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Why Ingaged Leadership Improves Quality

Ingaged Leadership is a new leadership approach that I have developed as I have led companies over the course of several decades. What is Ingaged Leadership? It is a new approach to leading that is based on the belief that . . .

When a leader aligns people and creates an organization where everyone works together in full partnership, that organization becomes vastly more successful.

It is a leadership philosophy for those who believe that it is not enough to tell people what to do. To lead fully, it is necessary to involve their minds, creativity, hearts, and emotions. Ingagement goes beyond the style of management you will find in many companies today, where top executives believe that leading means giving instructions or offering incentives for people who meet expectations. Why do I call my new approach Ingagement and not engagement? Because the letter “I” stands for involvement.

Decoding the Link Between Ingagement and Quality

Engaged leaders focus on a variety of activities that can include:

  • Listening openly for ideas, capturing them, acknowledging them, putting them into practice, and giving their creators ownership of them.
  • Sharing as much information as possible – including financial data – with all employees instead of keeping them in the dark.
  • Participating in 360ᴼ reviews and sharing the feedback they receive with all employees.
  • Promoting an internal culture where people are positive and have good attitudes.
  • Allowing employees the autonomy to try new things and make their mark.
  • Surrounding themselves with strong team members with proven skills – not “yes people”.
  • Inviting everyone in an organization to shape and define its vision and mission.
  • Fostering close ties to stakeholders, including customers and vendors, and inviting them to help shape the company’s mission and plans.

While you were reading those bulleted points just above, did you begin to get an idea about why Ingagement can have an immense impact on quality? I would like to think that you did. Because the fact is, people in your company have a lot of things to tell you about the quality of your products and services. So do your customers, vendors and other key stakeholders.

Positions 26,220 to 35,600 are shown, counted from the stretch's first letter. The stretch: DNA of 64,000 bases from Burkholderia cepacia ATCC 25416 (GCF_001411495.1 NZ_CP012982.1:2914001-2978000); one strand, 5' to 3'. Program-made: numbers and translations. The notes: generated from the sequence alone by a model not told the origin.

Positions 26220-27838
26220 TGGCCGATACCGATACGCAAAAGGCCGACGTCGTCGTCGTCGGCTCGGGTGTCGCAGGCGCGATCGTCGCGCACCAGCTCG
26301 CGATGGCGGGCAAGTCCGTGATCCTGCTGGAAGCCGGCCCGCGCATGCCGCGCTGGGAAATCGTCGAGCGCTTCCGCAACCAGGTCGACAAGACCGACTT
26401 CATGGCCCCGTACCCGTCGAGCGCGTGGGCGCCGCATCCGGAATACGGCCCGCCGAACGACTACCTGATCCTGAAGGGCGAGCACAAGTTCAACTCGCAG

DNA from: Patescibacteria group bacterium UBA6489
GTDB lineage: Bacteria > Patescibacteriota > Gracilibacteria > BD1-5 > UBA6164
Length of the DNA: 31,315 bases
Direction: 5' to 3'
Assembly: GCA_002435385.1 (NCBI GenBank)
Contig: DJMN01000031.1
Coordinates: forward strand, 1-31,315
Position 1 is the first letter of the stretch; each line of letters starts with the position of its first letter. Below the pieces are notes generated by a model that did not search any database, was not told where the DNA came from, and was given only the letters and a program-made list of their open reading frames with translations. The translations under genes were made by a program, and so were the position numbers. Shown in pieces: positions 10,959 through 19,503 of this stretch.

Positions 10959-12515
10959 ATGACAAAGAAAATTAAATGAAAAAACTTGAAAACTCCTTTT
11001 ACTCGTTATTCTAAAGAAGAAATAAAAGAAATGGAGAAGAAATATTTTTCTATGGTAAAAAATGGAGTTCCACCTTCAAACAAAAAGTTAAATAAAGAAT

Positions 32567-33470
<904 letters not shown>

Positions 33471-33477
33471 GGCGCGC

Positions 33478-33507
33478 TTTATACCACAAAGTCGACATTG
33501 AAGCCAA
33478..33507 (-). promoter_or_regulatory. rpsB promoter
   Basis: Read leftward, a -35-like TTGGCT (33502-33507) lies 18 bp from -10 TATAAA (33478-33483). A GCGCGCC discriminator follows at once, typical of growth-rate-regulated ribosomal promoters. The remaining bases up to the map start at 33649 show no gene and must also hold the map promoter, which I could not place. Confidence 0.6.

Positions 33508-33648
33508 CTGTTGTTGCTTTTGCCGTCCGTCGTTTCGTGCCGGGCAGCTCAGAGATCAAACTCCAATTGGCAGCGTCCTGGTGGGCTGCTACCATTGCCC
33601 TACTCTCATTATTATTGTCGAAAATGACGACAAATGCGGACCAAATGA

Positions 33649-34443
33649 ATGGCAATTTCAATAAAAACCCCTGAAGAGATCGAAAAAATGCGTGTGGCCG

My question to you is, are you listening to them . . . really listening? Or have you allowed a culture to take hold in which . . .

  • Front-line employees who know what customers want and need have no way to get that information to you.
  • Employees self-censor and stop contributing because their ideas have not been heard or acknowledged in the past.
  • People have concluded that the only way they can leave a personal mark in the world is to leave your company or start companies of their own.
  • The overriding perception is that you think you are always right and that others are probably wrong.

Those are hard issues to consider. But if you are a leader who is committed – truly committed – to building quality through participation, I would urge you to think about them.

Ingagement Is Not a Full Democracy

I would like to conclude this article by making a point that would seem to run counter to the ideas that I have expressed in this article . . .

Ingagement and democracy are not the same things

In a democracy, everybody gets to vote, and that is often not appropriate when you are leading a business. If you are contemplating a merger with another company or expanding your operations into another country, for example, you can start by openly gathering as much information and input as you can. But it is your job as a leader to make the ultimate yes or no decision.

Which decisions require a vote and which require you to make the final call? Understanding that is part of the art of leadership. I invite you to make that decision as an Ingaged leader.

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